On Tuesday, Nearman had issued a 548-word statement in which he neither confirmed nor denied that he let protesters into the building. But he did take aim at the Multnomah County district attorney for not prosecuting one of Kotek’s staffers who was involved in Portland protests, and at the news media for not asking “tough questions” of Kotek.

“I hope for due process, and not the mob justice to which Speaker Kotek is subjecting me,” he said.

The security footage shows Nearman pushing a side door wide open and exiting. A protester immediately walks in, gradually joined by others. There is no sound, so it’s unknown whether Nearman said anything to the protesters. As the scene unfolds, OSP troopers and Salem Police officers confront the protesters and try to push them out. Someone sprays a chemical irritant toward officers. 

Nearman concluded Tuesday’s statement with, “I implore the Capitol leadership to open the building to the public as required by the Oregon Constitution.” 

What is political influence?: Most of the Legislature’s work takes place in committees, though many consequential decisions are made behind closed-doors and only acted upon in public. Nearman’s loss of committee assignments won’t significantly alter whatever influence he has. 

He largely has been an outlier, a dedicated ideologue but with little perceived clout within the Capitol. First elected in 2014, he has withstood election challenges from more middle-of-the road Republicans, independents and Democrats. He is a former chair of the Polk County Republican Party. 

Nearman is listed as being from Independence because that is the city closest to his rural residence. However, Independence City Manager Tom Pessemier has sent out a press release emphasizing, “Rep. Mike Nearman is NOT the elected state representative for Independence.” That representative is Paul Evans, D-Monmouth. 

Nearman is known for fighting public employee unions and illegal immigration, including previously serving on the Oregonians For Immigration Reform board. He has filed potential ballot measures for next year that would fill judicial vacancies by election instead of appointment; suspend state agencies’ administrative rules so they could be reviewed by the Legislature; curb the Legislature’s use of the “emergency” clause; and require that the Environmental Quality Commission have members from the mining, agricultural, manufacturing and timber communities.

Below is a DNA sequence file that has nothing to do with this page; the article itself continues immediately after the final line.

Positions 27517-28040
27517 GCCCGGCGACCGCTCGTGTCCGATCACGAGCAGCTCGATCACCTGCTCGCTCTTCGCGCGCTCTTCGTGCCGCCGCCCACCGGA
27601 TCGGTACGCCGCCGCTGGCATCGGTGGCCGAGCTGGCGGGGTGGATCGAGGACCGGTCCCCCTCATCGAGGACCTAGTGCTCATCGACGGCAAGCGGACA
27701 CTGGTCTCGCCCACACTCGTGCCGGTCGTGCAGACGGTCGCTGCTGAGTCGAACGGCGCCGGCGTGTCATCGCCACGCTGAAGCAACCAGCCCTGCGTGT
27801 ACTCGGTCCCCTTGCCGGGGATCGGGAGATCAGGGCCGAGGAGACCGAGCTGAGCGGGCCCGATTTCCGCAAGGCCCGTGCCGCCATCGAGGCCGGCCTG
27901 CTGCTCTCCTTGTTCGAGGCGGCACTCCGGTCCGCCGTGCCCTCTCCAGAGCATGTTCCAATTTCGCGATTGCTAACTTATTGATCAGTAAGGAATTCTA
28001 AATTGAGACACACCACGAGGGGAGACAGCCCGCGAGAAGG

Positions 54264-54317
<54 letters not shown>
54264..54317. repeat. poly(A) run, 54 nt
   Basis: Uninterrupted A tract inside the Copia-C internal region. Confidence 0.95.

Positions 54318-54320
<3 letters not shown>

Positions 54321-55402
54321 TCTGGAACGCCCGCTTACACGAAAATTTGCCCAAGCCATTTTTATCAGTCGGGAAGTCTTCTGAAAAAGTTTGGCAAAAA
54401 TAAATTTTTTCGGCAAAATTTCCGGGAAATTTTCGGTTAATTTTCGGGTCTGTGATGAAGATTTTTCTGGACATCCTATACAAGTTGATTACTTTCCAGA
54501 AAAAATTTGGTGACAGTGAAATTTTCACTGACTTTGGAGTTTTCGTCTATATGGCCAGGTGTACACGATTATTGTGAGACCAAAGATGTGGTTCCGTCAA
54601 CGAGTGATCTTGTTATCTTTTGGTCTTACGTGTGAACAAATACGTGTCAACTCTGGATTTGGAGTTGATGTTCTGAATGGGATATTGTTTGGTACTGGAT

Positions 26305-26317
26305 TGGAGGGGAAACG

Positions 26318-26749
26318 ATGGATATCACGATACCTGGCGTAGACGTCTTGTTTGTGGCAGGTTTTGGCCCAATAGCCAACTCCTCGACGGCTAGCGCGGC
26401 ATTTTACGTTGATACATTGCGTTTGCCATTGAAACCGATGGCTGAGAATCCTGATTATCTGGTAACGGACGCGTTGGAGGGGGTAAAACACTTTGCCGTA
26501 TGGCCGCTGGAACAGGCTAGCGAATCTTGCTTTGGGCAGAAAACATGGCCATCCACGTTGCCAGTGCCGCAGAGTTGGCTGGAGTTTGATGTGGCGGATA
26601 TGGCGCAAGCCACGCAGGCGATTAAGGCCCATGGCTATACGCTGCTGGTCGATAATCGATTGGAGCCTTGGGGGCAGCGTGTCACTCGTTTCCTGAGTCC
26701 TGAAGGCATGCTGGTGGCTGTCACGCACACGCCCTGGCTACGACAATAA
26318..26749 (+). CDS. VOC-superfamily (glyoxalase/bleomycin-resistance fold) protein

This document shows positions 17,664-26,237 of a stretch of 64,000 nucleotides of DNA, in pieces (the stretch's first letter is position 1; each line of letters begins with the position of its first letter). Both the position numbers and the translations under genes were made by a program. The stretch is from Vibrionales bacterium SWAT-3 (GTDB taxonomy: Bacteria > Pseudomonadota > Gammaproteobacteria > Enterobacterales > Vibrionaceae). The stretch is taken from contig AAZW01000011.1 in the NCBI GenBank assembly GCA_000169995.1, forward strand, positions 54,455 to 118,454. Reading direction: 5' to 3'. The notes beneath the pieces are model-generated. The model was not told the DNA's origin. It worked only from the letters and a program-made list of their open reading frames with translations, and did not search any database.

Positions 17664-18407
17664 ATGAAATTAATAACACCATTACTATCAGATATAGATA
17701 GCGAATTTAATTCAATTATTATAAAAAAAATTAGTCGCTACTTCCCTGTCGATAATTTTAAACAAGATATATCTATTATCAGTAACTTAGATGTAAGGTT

In 2019, the individual-liberty, small-government Freedom Foundation announced Nearman as its Oregon state director. He currently is listed as a senior fellow instead.

Nearman’s legislative biography, which ranks among the more interesting ones, says: “After graduating from Marquette University in Milwaukee, Wisconsin, he returned to Oregon to help with the family office furniture business. Almost too late in life, he completed a degree in Computer Science from Western Oregon University, confirming once and for all that he is now educated beyond his intelligence. 

“He's held a variety of jobs. He has been a cab driver, a dishwasher, a grave digger, a computer support technician, a mover, a call center supervisor (as in ‘can I speak to your supervisor?’), and most recently a software engineer.”

As the world turns: Kotek appointed Rep. Diego Hernandez, D-Portland, to four committees for the 2021 Legislature after stripping him of all committee assignments. She also had called for his resignation from the Legislature amid allegations of sexual harassment. Voters reelected him in November.

Hernandez’s case before the House Conduct Committee remains unresolved.

Dick Hughes, who writes the weekly Capital Chatter column, has been covering the Oregon political scene since 1976. Contact him at TheHughesisms@Gmail.com, Facebook.com/Hughesisms, YouTube.com/DickHughes or @DickHughes.